VHA no better than CCT in guiding haemostatic therapy for trauma

Pearl Toh
17 Feb 2021
VHA no better than CCT in guiding haemostatic therapy for trauma

Adding Viscoelastic Haemostatic Assay (VHA) to empiric standard major haemorrhage protocol (MHP) in management of trauma did not improve overall outcomes compared with conventional coagulation test (CCT)-guided interventions, according to the ITACTIC* study presented at eCCR 2021.

“Contemporary trauma resuscitation prioritizes control of bleeding and uses MHPs [involving timely administration of haemostatic therapy] to prevent and treat coagulopathy,” said the researchers.

“However, it is known that these strategies are rarely able to fully correct coagulopathy once established, and all patients receive the same management approach, regardless of the severity or nature of their haemostatic deficits,” they explained.

Alternative individualized approaches that aim to detect and correct coagulopathy may help augment empiric haemostatic resuscitation in trauma care. VHA and CCT are two such intensive coagulation monitoring strategies to guide haemostatic therapies in MHP.   

The pragmatic multicentre ITACTIC trial randomized 396 trauma patients in a 1:1 ratio to either receive VHA- or CCT-guided interventions, in augmenting empiric standard MHPs. [Intensive Care Med 2021;47:49-59]

At 24 hours after injury, the primary outcome of survival rate free of massive transfusion was similar in both the VHA- and CCT-guided arms (67 percent vs 64 percent; odds ratio [OR], 1.15, 95 percent confidence interval [CI], 0.76–1.73).     

Similarly, no significant differences were found in the primary outcome in per-protocol analysis as well as across prespecified subgroups, regardless of prior use of oral anticoagulants and presence of baseline PTr** of >1.2.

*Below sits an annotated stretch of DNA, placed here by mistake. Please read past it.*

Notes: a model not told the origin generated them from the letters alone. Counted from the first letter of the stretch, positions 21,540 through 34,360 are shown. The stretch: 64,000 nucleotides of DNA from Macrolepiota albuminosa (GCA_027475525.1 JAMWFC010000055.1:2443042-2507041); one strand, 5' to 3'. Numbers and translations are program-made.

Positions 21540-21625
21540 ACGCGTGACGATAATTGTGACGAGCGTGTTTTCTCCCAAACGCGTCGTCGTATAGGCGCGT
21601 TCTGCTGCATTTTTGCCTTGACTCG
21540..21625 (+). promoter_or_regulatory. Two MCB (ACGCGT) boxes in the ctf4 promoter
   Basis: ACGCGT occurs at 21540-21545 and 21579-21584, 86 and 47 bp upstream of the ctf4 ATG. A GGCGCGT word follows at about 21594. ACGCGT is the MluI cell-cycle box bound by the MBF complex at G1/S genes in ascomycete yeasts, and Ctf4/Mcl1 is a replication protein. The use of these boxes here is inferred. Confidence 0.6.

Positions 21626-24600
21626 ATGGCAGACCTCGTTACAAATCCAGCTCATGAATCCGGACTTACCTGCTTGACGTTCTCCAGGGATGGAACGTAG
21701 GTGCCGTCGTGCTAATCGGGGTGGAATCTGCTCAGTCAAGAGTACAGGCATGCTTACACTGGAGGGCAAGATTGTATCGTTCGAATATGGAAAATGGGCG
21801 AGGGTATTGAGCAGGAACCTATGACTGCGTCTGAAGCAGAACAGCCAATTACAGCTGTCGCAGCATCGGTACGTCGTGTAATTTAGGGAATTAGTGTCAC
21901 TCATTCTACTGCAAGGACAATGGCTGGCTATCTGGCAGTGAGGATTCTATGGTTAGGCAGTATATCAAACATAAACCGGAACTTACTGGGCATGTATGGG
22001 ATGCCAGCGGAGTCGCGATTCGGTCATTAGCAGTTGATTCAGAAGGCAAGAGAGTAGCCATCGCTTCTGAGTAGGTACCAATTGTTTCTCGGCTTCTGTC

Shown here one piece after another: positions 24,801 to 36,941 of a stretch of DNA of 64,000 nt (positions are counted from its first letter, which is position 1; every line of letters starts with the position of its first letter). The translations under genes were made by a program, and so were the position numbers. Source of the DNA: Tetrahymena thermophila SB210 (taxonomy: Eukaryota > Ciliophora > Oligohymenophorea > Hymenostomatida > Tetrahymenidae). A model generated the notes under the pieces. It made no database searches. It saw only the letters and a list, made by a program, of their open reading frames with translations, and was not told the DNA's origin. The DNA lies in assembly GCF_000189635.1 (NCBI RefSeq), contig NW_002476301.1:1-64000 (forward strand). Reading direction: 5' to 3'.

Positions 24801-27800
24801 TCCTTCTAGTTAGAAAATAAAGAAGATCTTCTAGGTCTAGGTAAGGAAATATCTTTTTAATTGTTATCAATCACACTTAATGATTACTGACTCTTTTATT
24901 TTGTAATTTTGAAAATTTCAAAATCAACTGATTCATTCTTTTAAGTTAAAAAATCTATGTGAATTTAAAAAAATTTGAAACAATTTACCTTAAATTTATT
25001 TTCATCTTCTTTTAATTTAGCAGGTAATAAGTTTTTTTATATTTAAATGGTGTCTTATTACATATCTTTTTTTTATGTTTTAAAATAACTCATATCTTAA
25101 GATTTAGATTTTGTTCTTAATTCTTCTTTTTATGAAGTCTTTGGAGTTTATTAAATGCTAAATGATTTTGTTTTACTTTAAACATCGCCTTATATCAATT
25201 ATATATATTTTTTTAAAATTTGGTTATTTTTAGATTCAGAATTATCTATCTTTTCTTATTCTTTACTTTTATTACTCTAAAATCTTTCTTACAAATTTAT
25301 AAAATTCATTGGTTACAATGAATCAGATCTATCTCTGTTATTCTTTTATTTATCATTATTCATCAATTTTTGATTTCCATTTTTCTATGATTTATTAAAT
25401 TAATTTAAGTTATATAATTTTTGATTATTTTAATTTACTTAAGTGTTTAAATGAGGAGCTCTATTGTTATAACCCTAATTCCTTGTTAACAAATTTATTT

The secondary outcome of 28-day mortality was also comparable between the two groups overall (25 percent vs 28 percent; OR, 0.84, 95 percent CI, 0.54–1.31).

Likewise, there were no significant differences between the two groups in other secondary outcomes, including the rates of symptomatic thromboembolic events, multiple organ dysfunction, and ICU-free days or ventilator-free days at day 28. 

“For those patients who never developed a coagulopathy, it is unsurprising that coagulation monitoring did not alter the clinical outcome,” the researchers pointed out. As coagulopathy was less prevalent than expected in the study, this limits the “ability to detect a difference in clinical outcomes.”

Hints of potential benefits

“Despite the delivery of optimized and individualized standard of care in both cohorts, 67 percent of patients in the VHA-augmented cohort received study interventions, 1.8 times more than in the CCT group,” noted the researcher. “This indicates the widespread occurrence of coagulation deficits which were not detected by the CCTs.”

When restricting the analysis to a prespecified subgroup of patients with severe traumatic brain injury (TBI; n=74), the rate of survival free of massive transfusion at 24 hours in the VHA-guided arm was double that in the CCT-guided arm (64 percent vs 46 percent; OR, 2.12, 95 percent CI, 0.84–5.34).   

Furthermore, the risk of 28-day mortality was reduced by 72 percent in patients with TBI who received VHA-guided interventions compared with those under CCT-guided interventions (OR, 0.28, 95 percent CI, 0.10–0.74).

“TBI is responsible for at least 25 percent of deaths in critically bleeding patients, and 50 percent of all trauma deaths,” said the researchers. “[If these findings are validated] in future work, [VHA-guided intervention] potentially represents an important opportunity for improving outcomes in trauma care.” 

“[Although overall] patients do not benefit from this approach, further research is required to identify injury types and physiologies that may benefit from this approach,” they added.


*ITACTIC: Implementing Treatment Algorithms for the Correction of Trauma-Induced Coagulopathy
**PTr: Prothrombin time ratio


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